A 34-year-old man attended his GP to have his right ear syringed. On examination the GP suspected that the patient had an abscess and prescribed penicillin, asking him to return a week later to see the nurse and have his ear syringed. When the patient returned, his ear was syringed by a locum practice nurse. (The patient later admitted that during the procedure he had felt excruciating pain and dizziness.)
Two days later the patient said that his ear had been incompletely syringed and the same nurse repeated the procedure. The patient then returned to the surgery complaining of a sore ear and the nurse referred him to the GP. On examination the patient was found to have a perforated eardrum and antibiotics were prescribed. Fortunately he made a good recovery but sued, alleging negligence.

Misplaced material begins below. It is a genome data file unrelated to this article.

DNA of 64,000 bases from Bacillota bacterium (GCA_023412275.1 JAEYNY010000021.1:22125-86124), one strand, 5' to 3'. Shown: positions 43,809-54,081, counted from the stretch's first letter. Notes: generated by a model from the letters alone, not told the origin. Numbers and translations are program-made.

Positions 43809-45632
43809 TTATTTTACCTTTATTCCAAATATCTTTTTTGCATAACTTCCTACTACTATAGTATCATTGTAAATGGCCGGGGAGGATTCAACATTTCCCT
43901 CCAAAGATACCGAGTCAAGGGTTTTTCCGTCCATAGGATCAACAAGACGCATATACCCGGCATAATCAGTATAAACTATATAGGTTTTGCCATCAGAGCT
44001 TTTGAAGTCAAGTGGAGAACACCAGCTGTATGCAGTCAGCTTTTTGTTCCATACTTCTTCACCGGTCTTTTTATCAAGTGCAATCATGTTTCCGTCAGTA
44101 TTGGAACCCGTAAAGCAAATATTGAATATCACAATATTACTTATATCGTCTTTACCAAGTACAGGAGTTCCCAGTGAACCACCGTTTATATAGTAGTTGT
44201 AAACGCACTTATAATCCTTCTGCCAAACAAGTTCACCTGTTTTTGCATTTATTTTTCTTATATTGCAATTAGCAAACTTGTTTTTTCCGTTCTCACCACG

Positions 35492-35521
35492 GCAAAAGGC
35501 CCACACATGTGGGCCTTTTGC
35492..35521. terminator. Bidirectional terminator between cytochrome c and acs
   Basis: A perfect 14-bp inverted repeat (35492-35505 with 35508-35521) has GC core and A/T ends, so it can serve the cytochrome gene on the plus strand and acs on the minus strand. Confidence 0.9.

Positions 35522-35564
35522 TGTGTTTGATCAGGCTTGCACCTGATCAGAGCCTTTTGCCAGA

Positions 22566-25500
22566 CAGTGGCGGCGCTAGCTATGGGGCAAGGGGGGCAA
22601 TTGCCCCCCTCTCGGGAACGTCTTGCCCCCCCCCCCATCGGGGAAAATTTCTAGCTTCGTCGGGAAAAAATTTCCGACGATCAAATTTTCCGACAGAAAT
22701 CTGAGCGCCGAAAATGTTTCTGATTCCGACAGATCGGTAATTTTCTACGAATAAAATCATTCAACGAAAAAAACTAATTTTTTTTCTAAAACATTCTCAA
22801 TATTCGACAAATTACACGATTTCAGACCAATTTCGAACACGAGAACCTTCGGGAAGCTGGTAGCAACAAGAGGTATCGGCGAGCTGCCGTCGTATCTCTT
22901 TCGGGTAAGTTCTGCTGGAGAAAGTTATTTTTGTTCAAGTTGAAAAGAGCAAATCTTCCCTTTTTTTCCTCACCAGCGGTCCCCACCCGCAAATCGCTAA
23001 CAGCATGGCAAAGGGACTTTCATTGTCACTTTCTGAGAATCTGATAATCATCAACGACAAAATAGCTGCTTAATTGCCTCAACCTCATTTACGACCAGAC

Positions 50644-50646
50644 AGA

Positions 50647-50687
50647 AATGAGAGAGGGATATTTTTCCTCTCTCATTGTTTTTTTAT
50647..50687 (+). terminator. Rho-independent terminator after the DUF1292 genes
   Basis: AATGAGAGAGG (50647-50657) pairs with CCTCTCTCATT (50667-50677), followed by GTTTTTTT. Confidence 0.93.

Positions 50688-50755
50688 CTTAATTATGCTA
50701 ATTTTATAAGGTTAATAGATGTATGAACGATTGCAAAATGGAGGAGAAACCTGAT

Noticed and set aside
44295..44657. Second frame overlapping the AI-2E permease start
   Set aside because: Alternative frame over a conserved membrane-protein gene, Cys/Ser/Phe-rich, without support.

The MDU sought expert opinion from a GP and a nurse and was advised that the GP had fallen below the acceptable standard of care in delegating the procedure to the nurse without having first established her competence to carry out the procedure. The nurse, who had not performed ear syringing for some 20 years, was also deemed liable for not declining to peform the procedure. The MDU settled the claim.
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